Two-thirds of the problems caused by climate change are down to man-made emissions, study says

The impacts include melting glaciers and sea ice, wildfires and dwindling marine ecosystems

Doug Bolton
Thursday 21 January 2016 15:34 GMT
Wildfires were one of the many impacts of climate change assessed in the study
Wildfires were one of the many impacts of climate change assessed in the study (David McNew/Getty Images)

Almost two-thirds of the problems caused by climate change, some of which could have significant negative economic effects in the UK, are down to human-generated carbon emissions, new research has revealed.

The study, conducted by the Lawrence Berkeley National Laboratory in the US and the Potsdam Institute for Climate Impact Research in Germany, involved the analysis of 40 years of global climate data, in an effort to find out how many observable effects of climate change - such as melting glaciers, droughts and dwindling ocean ecosystems - could be attributed to man-made emissions, rather than natural causes.

Published in the high-profile Nature Climate Change journal, the study found that the blame for two-thirds of the impacts related to rising temperatures can be "confidently" pinned on humans.

Explaining the significance of the study, Gerrit Hansen from the Potsdam Institute said: "Previous analyses linking observed impacts to climate change have been generic in nature, addressing whether there is an influence of human-related warming on impacts globally, without an inference to individual impacts."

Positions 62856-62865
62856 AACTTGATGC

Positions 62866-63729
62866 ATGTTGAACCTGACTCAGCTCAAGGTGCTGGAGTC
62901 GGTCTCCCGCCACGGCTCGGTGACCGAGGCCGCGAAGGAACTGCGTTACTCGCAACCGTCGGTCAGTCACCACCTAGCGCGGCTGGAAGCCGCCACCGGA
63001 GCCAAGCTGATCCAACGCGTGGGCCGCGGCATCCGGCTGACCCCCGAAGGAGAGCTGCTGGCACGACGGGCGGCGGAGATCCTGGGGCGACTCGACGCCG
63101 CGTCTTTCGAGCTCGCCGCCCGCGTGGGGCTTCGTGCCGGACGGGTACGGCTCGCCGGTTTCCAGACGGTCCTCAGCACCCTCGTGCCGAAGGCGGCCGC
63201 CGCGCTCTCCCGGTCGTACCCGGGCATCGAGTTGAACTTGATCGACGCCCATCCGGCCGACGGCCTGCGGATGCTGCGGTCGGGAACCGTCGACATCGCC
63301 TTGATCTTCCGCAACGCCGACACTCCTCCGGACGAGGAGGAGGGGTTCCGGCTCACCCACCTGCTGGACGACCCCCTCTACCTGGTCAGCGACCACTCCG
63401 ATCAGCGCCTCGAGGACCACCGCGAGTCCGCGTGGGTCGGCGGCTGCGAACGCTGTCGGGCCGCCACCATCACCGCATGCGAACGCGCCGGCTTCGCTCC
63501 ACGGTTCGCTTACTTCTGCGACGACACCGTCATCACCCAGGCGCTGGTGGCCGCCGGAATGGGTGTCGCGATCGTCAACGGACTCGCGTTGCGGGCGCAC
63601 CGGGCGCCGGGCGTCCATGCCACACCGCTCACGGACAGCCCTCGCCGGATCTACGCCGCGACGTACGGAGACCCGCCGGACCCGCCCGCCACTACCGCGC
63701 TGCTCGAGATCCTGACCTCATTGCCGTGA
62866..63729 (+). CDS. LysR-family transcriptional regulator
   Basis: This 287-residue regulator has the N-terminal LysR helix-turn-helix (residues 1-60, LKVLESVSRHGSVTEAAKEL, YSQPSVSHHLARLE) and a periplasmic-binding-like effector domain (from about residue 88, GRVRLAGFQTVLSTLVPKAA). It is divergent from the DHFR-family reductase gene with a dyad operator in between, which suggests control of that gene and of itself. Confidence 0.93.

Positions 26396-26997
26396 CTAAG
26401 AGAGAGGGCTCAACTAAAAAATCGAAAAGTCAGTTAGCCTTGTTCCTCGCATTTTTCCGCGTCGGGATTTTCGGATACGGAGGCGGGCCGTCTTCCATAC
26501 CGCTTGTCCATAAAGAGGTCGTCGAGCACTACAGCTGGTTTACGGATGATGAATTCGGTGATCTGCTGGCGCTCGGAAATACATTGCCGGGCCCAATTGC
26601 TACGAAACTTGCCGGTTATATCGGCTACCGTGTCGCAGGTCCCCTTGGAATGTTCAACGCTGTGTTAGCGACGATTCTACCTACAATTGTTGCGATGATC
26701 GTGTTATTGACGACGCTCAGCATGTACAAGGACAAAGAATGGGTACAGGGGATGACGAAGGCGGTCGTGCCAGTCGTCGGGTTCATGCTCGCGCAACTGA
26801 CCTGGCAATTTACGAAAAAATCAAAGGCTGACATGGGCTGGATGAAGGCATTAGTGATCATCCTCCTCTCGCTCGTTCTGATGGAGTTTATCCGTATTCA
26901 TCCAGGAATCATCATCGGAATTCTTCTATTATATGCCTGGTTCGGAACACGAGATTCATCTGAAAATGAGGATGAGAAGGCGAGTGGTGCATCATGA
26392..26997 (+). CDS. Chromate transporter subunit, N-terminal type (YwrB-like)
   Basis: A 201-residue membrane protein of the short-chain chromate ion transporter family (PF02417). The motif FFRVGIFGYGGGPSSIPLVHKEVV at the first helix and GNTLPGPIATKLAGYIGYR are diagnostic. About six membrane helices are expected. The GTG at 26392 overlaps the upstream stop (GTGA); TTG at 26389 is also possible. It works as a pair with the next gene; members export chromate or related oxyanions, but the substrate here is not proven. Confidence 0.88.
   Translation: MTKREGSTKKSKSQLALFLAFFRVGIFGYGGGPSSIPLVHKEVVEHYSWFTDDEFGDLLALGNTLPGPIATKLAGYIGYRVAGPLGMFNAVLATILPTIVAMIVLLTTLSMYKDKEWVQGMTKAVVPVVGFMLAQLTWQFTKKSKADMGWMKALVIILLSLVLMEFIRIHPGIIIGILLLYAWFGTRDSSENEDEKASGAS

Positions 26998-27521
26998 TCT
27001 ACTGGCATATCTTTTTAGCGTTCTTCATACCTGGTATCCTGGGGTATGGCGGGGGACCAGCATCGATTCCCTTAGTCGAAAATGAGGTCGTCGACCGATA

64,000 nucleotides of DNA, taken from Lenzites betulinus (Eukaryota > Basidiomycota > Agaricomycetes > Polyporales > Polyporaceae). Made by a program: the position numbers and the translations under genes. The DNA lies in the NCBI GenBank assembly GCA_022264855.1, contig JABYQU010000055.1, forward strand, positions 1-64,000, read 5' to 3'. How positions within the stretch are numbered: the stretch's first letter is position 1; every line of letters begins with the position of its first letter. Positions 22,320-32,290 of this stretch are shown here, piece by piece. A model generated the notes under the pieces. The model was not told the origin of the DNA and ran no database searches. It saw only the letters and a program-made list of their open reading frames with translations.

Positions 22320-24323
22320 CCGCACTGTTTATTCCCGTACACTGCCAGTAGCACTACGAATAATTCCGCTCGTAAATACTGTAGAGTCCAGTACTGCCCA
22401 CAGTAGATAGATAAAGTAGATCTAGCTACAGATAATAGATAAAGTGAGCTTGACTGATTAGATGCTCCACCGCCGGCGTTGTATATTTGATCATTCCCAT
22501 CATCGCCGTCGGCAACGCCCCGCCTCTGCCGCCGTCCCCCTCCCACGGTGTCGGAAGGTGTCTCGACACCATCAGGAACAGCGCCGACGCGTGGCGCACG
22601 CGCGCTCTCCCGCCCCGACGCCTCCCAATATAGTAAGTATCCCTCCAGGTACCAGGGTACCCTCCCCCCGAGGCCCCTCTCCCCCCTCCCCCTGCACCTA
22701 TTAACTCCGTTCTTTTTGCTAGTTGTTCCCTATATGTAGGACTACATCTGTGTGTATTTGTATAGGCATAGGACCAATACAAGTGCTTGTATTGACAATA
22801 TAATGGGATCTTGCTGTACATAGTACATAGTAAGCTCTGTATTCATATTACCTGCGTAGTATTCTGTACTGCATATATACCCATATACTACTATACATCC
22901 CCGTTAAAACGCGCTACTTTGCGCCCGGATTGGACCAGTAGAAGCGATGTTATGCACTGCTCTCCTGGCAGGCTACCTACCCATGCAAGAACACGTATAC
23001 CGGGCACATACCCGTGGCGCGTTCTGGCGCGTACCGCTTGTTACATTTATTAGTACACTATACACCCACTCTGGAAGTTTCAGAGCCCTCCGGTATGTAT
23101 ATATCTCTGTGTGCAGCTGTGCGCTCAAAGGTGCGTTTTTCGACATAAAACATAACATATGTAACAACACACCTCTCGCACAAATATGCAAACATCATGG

His study was different because it looked at the role of man-made emissions in individual issues caused by climate change, which included glacier retreat, droughts, coastal erosion, wildfires, falling food production and negative effects on human livelihoods and health.

This map shows the varying effects of climate change across the world, and the confidence with which they can be attributed to humans (Pic: Gerrit Hansen, Potsdam Institute) (Gerrit Hansen, Potsdam Institute)

Humanity's contribution to these issues varies across the world, as illustrated by a map released with the study.

For example, it says the researchers only had 'low' confidence levels in attributing the decline of marine ecosystems off the coast of northern South America to man-made emissions, while further north in the Caribbean sea, they were 'very confident' that the same issue was being made worse by human activity.

Other issues that scientists were sure could be attributed to humans included wildfires in southern Europe, melting glaciers in North America, and droughts in central Asia.

They also said there was a 'medium' chance that significant threats to livelihoods, health and the economy posed by climate change in the UK are linked to human emissions.

Not only does the study give us a snapshot of how the planet is coping with human emissions, it could be vital to better predicting the future impacts of a warming global climate.

Wolfgang Cramer, from the Mediterranean Institute for Marine and Terrestrial Biodiversity in France, told EurekAlert: "It is crucial that we continue to develop and maintain observational efforts around the world in order to continue documenting how the world is responding to our greenhouse emissions, as well as to agreed reductions in those emissions."

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